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Testing AM Antennas
There are different ways, techniques, and equipment available to test antennas. As with any antenna system, regular testing as a component of an overall maintenance program will ensure maximum performance, and limit failure related downtime.
Generally speaking, we can cluster testing methodologies under two main headings: basic and advanced. Basic procedures can and should be performed by the station engineer. These procedures are supplemented by more involved methods usually performed by consultants or at the corporate level. This second group tends to be undertaken beyond the local level because of the substantial monetary investment required in equipment, often not possible at the local level.
At the heart of basic testing procedures are acquisition of phase monitor readings, common point and/or base current values, and monitor point or reference location field strength readings. Obviously, the availability and necessity of certain portions of this data will depend on the configuration of your antenna. Although no longer required by the Commission, maintenance of base current measurement equipment in directional antennas is highly recommended, as this data provides another cross-check of other parameters.
Frequent acquisition of this data will provide a good historical record, and will aid in determining if an anomaly is seasonal, or an indication of a more sinister issue. As a consultant, it can be somewhat frustrating assisting a facility where there is no such record. Even worse is the station where the locations of the monitor points are completely unknown. Don't be that guy.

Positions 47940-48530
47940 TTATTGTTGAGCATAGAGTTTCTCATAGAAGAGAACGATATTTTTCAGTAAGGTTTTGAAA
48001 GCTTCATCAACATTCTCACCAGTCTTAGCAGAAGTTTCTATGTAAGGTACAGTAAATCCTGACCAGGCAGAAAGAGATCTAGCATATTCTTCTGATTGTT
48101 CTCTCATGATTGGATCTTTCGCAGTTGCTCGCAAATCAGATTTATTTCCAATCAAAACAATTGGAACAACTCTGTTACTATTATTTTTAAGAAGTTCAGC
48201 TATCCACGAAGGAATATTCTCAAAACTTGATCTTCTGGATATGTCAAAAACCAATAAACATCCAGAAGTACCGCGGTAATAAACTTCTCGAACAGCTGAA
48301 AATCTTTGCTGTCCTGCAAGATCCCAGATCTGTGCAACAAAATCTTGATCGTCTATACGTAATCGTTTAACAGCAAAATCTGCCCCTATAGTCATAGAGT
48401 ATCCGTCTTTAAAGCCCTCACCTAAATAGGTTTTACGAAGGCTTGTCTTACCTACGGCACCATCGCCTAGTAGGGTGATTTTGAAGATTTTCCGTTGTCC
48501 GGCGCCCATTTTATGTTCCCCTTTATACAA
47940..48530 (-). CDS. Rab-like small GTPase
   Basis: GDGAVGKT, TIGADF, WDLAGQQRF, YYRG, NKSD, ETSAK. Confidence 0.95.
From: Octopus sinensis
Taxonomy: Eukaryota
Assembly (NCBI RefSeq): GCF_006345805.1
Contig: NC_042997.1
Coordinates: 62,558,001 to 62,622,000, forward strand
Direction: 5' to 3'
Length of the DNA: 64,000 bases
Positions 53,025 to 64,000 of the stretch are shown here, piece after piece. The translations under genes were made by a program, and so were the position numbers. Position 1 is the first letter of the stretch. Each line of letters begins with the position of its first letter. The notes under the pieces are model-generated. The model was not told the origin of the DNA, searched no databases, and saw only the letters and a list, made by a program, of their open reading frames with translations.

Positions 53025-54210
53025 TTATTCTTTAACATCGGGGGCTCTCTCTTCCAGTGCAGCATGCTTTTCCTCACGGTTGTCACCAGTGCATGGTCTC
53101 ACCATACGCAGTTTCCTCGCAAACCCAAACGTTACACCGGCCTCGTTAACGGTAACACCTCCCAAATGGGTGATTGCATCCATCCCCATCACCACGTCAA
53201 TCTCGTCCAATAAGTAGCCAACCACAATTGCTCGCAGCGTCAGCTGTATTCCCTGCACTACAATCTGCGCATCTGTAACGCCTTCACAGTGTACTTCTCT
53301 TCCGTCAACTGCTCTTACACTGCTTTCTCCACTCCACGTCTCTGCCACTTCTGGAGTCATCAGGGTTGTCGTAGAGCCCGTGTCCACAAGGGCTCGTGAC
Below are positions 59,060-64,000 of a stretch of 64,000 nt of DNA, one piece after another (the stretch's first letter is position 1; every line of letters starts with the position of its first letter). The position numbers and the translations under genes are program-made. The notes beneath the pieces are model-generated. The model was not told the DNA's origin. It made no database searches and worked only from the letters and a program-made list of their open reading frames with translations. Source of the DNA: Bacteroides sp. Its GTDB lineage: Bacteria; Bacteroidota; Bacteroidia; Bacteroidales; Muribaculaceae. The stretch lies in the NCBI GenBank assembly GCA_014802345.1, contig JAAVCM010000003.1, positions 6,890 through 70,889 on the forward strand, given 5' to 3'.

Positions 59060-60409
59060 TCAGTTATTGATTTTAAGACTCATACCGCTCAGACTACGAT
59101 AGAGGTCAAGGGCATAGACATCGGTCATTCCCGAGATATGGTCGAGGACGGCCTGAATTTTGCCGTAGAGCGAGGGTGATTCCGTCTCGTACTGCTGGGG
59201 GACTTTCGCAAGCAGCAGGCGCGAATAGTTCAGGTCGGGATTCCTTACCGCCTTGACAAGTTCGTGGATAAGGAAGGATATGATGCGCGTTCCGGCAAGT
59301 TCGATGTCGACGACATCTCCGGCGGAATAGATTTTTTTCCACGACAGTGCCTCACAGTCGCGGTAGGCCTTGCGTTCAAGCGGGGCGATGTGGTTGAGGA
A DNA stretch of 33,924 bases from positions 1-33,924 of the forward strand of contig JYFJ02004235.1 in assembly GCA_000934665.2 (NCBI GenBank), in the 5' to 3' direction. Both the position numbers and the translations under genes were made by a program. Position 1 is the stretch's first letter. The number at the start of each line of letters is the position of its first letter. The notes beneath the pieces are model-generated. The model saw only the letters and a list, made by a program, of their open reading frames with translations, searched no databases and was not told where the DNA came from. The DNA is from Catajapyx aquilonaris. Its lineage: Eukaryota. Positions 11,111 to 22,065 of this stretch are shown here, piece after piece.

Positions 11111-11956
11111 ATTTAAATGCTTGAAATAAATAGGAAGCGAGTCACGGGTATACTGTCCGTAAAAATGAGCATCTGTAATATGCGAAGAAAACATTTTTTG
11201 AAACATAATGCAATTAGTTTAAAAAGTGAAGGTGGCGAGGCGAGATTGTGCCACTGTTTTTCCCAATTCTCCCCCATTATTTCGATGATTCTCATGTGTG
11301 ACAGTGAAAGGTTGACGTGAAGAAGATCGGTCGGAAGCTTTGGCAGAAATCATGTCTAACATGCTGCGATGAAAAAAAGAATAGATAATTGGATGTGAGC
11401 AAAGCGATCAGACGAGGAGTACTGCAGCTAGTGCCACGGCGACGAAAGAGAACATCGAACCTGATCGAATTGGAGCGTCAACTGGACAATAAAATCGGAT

Anomalous readings in one sector of the data are not necessarily an indication of a substantial problem with the system. For instance, if the phase monitor readings are well out of tolerance, but the transmitter is still happy, base current ratios are within norms, and monitor points do not exceed limits, it is a good bet that the problem lies in the sampling system itself. Similarly, if a couple monitor points have drifted outside their limits, then we need to look at the environmental conditions to see if a point has gone haywire, or if there truly has been an increase in the radiated field along that azimuth. A series of field strength measurements on those azimuths compared to the last full proof will usually provide that answer.
Probably one of the most glaring exceptions to this may deal with common point current (for a directional) or base current (for a non-directional). Sudden changes in these values, coupled with an unhappy transmitter, almost certainly indicate an acute issue with the system, requiring additional testing, maybe even down to the component level. A more gradual change over time is likely more indicative of system aging, such as ground system deterioration. Either way, swapping the meter or inserting a similar meter in series will tend to confirm or exclude measurement error.
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